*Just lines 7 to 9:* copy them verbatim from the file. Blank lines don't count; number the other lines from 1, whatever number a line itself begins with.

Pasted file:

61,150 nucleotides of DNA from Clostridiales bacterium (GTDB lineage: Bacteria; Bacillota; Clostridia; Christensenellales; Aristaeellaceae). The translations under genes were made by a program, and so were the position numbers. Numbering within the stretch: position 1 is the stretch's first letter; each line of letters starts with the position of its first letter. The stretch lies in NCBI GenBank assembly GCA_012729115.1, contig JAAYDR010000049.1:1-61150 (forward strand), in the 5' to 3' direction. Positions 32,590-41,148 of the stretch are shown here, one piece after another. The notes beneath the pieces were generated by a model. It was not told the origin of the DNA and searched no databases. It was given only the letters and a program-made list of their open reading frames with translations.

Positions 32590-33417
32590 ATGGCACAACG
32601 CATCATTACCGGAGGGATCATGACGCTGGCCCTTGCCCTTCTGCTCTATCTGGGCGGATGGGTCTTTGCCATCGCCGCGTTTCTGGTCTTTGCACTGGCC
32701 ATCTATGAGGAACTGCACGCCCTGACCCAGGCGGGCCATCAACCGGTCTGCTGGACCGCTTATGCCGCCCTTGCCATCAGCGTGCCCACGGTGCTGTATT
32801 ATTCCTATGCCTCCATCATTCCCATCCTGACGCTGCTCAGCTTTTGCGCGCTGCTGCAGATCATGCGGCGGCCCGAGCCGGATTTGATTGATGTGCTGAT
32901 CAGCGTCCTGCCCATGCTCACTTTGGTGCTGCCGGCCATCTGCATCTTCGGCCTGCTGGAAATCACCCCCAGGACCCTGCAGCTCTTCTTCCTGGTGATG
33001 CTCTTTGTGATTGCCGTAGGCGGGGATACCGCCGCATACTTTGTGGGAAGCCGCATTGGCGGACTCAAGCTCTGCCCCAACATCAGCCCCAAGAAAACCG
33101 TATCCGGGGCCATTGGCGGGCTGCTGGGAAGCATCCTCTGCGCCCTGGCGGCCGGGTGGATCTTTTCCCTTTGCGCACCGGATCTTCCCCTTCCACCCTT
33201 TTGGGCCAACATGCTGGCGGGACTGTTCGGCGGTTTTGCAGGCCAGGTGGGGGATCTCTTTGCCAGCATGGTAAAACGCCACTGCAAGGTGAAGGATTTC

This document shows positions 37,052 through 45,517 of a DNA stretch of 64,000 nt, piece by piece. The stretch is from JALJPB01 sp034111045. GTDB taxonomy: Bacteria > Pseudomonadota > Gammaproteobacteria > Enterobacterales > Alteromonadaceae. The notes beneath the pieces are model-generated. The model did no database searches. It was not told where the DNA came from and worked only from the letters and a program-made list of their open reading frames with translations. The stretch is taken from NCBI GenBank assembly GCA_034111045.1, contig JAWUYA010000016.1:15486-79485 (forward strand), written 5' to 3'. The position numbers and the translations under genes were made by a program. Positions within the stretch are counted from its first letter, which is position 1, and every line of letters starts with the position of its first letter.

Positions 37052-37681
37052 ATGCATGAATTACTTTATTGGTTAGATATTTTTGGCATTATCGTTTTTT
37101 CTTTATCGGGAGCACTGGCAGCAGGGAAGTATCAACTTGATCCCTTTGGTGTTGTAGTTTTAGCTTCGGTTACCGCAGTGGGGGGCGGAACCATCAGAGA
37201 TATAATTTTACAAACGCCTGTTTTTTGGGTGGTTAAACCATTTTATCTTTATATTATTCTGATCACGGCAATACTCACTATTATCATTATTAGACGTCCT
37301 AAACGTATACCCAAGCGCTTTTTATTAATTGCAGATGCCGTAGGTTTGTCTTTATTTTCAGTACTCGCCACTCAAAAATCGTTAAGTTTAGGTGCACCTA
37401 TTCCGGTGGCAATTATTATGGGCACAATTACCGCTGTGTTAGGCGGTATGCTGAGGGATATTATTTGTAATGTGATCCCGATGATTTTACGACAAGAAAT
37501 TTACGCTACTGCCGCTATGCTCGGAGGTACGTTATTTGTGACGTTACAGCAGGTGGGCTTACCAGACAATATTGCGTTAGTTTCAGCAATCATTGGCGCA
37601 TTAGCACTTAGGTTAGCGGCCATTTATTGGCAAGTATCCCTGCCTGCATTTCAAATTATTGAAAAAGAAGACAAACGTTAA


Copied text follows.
32901 CAGCGTCCTGCCCATGCTCACTTTGGTGCTGCCGGCCATCTGCATCTTCGGCCTGCTGGAAATCACCCCCAGGACCCTGCAGCTCTTCTTCCTGGTGATG
33001 CTCTTTGTGATTGCCGTAGGCGGGGATACCGCCGCATACTTTGTGGGAAGCCGCATTGGCGGACTCAAGCTCTGCCCCAACATCAGCCCCAAGAAAACCG
33101 TATCCGGGGCCATTGGCGGGCTGCTGGGAAGCATCCTCTGCGCCCTGGCGGCCGGGTGGATCTTTTCCCTTTGCGCACCGGATCTTCCCCTTCCACCCTT